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Sutler by Richard House
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I bought this book as it was recommended in The Guardian alongside two other books I had enjoyed: Crace’s ‘Harvest’ and Wyld’s ‘All the birds, singing’. ‘The Kills’, otherwise, probably wouldn’t have been on my reading list, especially if I had known that it was extended into something interactive via a website, this sort of activity not being my cup of tea.

Still, I liked the contemporary, Middle Eastern setting and the way it dealt with this area’s issues without being overt. I also think House was effective in the way he let events gradually explain themselves rather than ‘setting the scene’. I did, though, initially think he needed a better editor as there are a number of run-on sentences which force a second reading from the reader and interrupt the flow of the book. These are awkward run-on sentences too, such as ‘Parson focused on the view, unsettled by the craft’s sideways pitch he picked out a single Humvee as it cut through the compound in the early light’ and, some pages on, ‘If he wanted Turkish lire he could change money at one of the banks, although it might be expensive it might be sensible’. There are also missing words here and there. I was then surprised to find, on contacting Picador, that House chose to express himself this way – or employ ‘light punctuation’. How odd! You don’t want ‘fussy’ punctuation (e.g. semi-colons) perhaps in a fast moving tale but removing punctuation which helps the reader to follow what the author is saying seems to be a counter-productive move.

Still, what I enjoyed was House’s style. Following the unfolding plot from the point of view of a few different characters could have been disjointed but in fact helped to increase my interest as House often left one person’s point of view at a stage when you want to know more. So, he keeps up the tension in the plot and attracts still more interest through his wording or little, almost incidental observations. I liked the way he took an ordinary phrase ‘a fork in the road’ and then went on ‘one tine leading to a small market, the other to a rough track’ extending the metaphor in an original way. A page or two on, when he’s in a mess-hall, Ford, we learn, ‘disliked the smell of fried food, which seemed to thicken and add heat to the air, stick to the floor and tables: fat that reeked of sick’. Talking of a smell thickening and adding heat seemed just right, if unusual, when referring to fried food. Later still, we have Parson, sceptical about what he’s being told and uncomfortable with the situation, turning to his drink: ‘Parson lifted up the last of the whisky and squinted through the bottle to the horizon, warping the boats and pleasure craft’. That use of the word ‘warped’ seems to transpose his feeling about the way others are twisting the situation to what he sees through the glass – effective!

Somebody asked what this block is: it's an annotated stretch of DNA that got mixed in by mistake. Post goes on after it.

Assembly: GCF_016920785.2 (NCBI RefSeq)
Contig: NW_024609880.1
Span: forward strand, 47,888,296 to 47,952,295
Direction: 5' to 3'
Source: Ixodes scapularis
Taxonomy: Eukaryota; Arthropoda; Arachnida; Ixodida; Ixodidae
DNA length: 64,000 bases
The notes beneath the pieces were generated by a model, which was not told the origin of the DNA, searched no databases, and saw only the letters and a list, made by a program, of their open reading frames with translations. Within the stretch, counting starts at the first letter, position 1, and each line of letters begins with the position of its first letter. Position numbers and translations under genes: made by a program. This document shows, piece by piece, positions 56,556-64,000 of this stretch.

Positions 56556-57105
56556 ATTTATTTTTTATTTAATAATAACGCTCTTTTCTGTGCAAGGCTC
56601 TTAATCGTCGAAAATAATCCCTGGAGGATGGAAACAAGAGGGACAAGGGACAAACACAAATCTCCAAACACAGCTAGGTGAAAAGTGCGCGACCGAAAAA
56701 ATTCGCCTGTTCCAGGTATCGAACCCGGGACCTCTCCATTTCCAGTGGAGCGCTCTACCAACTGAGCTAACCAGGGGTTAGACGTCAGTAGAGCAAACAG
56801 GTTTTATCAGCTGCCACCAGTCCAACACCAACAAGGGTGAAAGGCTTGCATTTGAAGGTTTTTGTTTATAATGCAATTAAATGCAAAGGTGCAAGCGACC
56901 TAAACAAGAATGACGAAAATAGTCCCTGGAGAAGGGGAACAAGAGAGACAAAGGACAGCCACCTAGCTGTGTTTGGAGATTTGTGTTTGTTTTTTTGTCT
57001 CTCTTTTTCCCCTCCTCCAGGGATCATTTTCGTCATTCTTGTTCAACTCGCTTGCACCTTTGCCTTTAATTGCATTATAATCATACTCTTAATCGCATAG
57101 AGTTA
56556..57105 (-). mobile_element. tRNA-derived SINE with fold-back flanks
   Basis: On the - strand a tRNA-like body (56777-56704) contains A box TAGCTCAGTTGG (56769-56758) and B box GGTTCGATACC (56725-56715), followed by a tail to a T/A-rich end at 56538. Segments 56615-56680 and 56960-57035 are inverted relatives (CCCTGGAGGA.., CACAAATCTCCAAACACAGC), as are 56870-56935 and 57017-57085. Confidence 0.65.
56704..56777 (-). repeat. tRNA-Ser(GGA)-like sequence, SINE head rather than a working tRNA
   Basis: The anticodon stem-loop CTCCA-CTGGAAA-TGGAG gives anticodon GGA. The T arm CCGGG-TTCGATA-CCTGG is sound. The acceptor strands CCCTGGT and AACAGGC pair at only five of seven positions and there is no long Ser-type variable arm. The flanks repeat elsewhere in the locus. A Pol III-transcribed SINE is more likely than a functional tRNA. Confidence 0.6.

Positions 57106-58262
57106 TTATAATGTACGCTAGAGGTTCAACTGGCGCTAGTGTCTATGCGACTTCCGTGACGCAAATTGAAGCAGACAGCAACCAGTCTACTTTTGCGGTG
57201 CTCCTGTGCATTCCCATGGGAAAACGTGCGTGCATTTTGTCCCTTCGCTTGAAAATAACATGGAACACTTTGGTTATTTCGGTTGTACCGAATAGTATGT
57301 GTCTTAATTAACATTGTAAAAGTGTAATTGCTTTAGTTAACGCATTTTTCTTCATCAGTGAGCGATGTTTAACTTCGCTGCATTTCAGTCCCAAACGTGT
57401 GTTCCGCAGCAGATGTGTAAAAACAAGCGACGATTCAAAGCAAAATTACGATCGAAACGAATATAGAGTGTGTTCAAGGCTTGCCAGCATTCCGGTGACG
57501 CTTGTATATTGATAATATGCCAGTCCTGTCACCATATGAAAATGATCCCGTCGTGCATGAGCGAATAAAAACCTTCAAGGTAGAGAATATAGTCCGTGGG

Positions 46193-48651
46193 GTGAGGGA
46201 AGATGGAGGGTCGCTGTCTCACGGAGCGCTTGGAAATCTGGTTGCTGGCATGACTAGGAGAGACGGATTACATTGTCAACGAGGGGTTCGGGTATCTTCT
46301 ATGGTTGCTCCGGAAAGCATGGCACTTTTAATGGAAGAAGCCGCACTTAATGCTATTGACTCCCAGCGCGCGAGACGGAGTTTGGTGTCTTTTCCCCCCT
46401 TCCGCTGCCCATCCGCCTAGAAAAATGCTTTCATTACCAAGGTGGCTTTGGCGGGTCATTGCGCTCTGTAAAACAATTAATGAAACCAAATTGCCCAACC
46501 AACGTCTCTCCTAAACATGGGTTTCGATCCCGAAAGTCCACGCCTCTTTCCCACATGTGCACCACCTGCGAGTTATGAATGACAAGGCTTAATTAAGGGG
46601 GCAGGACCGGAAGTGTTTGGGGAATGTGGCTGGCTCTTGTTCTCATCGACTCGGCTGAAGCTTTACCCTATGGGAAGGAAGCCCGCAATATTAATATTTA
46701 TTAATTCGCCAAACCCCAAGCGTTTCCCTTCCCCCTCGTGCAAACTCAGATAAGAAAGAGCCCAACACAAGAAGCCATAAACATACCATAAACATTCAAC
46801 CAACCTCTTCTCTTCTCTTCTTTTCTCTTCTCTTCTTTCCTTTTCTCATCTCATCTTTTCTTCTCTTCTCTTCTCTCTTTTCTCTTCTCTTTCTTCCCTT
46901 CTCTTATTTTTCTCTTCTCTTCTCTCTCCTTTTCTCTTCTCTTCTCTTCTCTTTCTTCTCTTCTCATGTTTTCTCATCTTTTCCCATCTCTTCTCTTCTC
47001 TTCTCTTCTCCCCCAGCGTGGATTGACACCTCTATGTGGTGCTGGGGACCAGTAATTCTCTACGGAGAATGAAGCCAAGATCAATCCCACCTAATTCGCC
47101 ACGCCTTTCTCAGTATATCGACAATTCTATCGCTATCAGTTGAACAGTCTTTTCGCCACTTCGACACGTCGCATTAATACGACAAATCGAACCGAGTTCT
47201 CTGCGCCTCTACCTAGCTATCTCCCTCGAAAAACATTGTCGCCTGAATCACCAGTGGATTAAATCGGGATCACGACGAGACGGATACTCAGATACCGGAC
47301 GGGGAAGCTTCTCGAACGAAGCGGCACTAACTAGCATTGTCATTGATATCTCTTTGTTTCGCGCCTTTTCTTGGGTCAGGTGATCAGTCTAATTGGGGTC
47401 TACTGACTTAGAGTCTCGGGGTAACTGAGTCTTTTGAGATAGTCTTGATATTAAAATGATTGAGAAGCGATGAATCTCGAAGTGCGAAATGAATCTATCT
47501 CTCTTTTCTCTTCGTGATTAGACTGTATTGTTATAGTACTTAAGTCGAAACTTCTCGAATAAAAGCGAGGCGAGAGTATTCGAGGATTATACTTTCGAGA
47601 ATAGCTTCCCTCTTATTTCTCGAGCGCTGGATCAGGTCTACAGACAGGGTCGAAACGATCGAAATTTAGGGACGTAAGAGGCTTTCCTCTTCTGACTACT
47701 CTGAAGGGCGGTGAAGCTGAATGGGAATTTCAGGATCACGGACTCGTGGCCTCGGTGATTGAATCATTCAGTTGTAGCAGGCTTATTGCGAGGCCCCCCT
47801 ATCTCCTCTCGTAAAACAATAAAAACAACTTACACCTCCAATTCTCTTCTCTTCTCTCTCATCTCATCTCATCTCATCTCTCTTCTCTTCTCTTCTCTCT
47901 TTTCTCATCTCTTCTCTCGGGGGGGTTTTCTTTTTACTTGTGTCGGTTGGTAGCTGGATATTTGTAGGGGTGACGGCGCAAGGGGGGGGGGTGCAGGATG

What I increasingly didn’t like was the characterisation. I think the reader wants to get into the mind of at least one character and understand what drives them. In this book we have Ford as perhaps the main character but really know very little about him as all he’s doing all the time is responding to a situation, trying to get his money and avoid the authorities – i.e. we learn nothing about the inner man. Worse still, at times I feel the way characters act is there to fit in with the plot rather than be consistent with what little we do know about their personalities. Why, for example, does Parson, suspecting corruption in HOSCO and the way they’re using Sutler/Ford as a scapegoat, still go on to reveal to them that Sutler’s in Malta?

I’m also a bit sceptical about this being released initially as a separate book – okay, Book 1 of ‘The Kills’ – but it doesn’t finish at the end, there’s only suspense there, no resolution at all. And by the time I’d got to the end I felt it was all about what happens and found my interest diminishing, a bit as I felt, if I remember correctly, about Donna Tartt’s ‘The Secret History’. ( )
  evening | Feb 13, 2014 |
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